Ultimately, Cordelia left her call and chose to focus on her child, who was “the most important thing to me.” That decision—to honor her identity as a parent over a ministry context that viewed parenting as a liability—ultimately gave her the time and space to seek out opportunities for ministry that would honor both identities. Today, she happily serves a small church in a small town, where her child is embraced and her ministry is valued.

The truth is that church folk have a tendency to forget that we are not their family. We are not their children, or their grandchildren either. But the intimacy that is inevitable in ministry tends to blur the lines between what is acceptable and what is not. In unhealthy churches, that boundary-crossing can feel intrusive and toxic to our identity as pastors and as parents. It can lead us to feel that our children are not welcome, that the fullness of who we are is not welcome. In these cases, perhaps the only answer is to walk away.

But in a healthy church setting, one that affirms the ministry of clergywomen in all of its uniqueness and its fullness, this same intimacy can become the life-force that sustains good ministry. In Kathleen’s case, the experience of becoming a mother was incredibly positive. She credited this to the fact that her church had eight members in the congregation who were also pregnant at the same time. For her, becoming a parent while also pastoring her church deepened her sense of intimacy with those around her. She found herself empowered to explore these connections more fully in liturgy, exploring the physically evocative language of Incarnation and the gritty realities of embodiment more explicitly in worship.

Amanda was surprised to discover that when members of her congregation learned that she had not physically birthed her children, some of them treated her as though this meant that she could not understand the female experience of giving birth. But her experiences of parenting without giving birth have enabled her to identify with and minister to women in the queer and trans community who wanted to parent, but weren’t able, or chose not to be pregnant.

At the end of the day, so much of our calling is wrapped up in our experience in the world.  And many of the experiences that are so often marginalized and silenced in an institutional environment are precisely the things that have the potential to make us better pastors. Our experiences have the potential to help us to find common ground with our neighbors in the pews and on the streets who experience oppression, victimization, silencing and policing from the dominant culture that is more interested in silencing opposition than in creating life. We have a unique opportunity as clergywomen to model another way, to break down the barriers that constrain those around us. To use our privilege in the pulpit to advocate for and stand alongside those whose voices are not heard.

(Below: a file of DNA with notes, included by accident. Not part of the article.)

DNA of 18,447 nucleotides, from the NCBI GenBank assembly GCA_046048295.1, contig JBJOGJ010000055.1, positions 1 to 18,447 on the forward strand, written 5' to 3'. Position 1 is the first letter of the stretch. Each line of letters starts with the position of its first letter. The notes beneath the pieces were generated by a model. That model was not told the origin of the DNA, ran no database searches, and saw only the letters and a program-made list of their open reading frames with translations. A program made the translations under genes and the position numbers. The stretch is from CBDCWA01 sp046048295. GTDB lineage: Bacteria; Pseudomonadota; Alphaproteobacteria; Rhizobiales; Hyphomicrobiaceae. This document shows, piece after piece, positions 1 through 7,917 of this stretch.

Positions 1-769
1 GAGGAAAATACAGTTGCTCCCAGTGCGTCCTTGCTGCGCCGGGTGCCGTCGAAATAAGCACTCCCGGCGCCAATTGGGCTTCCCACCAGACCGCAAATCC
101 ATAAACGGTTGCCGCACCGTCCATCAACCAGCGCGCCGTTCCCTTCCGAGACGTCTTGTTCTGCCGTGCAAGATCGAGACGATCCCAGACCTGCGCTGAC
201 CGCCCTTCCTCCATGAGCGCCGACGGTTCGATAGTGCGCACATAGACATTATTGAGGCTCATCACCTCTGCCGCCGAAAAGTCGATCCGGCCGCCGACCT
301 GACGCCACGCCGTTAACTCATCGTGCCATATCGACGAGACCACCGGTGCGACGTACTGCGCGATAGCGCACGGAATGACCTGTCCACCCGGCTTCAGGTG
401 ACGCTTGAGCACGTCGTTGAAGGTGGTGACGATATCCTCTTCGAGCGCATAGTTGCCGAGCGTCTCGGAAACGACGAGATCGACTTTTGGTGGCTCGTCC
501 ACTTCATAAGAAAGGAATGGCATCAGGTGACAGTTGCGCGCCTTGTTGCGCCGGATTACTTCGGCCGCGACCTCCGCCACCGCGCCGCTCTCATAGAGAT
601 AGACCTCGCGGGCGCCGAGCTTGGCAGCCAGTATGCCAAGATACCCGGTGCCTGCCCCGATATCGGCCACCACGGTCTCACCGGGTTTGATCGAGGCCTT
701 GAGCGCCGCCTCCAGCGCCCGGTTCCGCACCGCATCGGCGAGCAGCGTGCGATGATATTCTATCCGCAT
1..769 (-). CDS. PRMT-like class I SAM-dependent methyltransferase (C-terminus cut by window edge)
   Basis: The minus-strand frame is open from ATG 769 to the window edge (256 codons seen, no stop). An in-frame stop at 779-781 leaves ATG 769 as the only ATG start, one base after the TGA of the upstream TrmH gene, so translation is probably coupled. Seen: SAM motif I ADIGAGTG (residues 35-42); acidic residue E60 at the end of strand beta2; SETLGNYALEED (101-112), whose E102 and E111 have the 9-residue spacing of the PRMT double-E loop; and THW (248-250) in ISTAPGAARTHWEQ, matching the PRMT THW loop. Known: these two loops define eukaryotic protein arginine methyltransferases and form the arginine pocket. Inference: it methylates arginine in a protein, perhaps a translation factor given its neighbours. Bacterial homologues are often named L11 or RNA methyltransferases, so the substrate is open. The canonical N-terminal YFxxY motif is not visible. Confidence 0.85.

Why? Because we know what is at stake. For we have been in the trenches. We bear the physical and spiritual scars on our person. We know how despairing it can feel to be limited, and how freeing it feels to find ourselves fully embraced. When we embrace the fullness of who we are, and enable others to do the same, the church is a stronger, healthier, more welcoming and faithful place.

Becoming a Grandparent

2 Timothy 1:5  I am reminded of your sincere faith, which first lived in your grandmother Lois and in your mother Eunice and, I am persuaded, now lives in you also.

About a month ago, this amazing thing happened: I became a grandmother. In and of itself, that doesn’t seem out of the ordinary; after all, people become grandparents every day. But these two facts make it amazing:

  • I only became a mother 4 years ago.
  • I am only 33.

Our family is a bit unconventional, in the loveliest way.  Read more

Keep Calm and Carry on with Hope

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A little over a month ago a man named Thomas Eric Duncan was getting ready to leave Liberia for Dallas, Texas. Prior to departing he helped a neighbor get a sick pregnant woman into a car to go to the hospital for medical care. Or so is the story the media twisted, and spun out of control. (Since Duncan’s death, the Dallas News published a letter from Duncan’s nephew disputing that story.)

Whatever the truth, I resonate with that story: I’m in the last months of pregnancy, waiting to deliver my daughter at Dallas Presbyterian Hospital, the same hospital where Duncan was quarantined, treated for Ebola, and eventually died.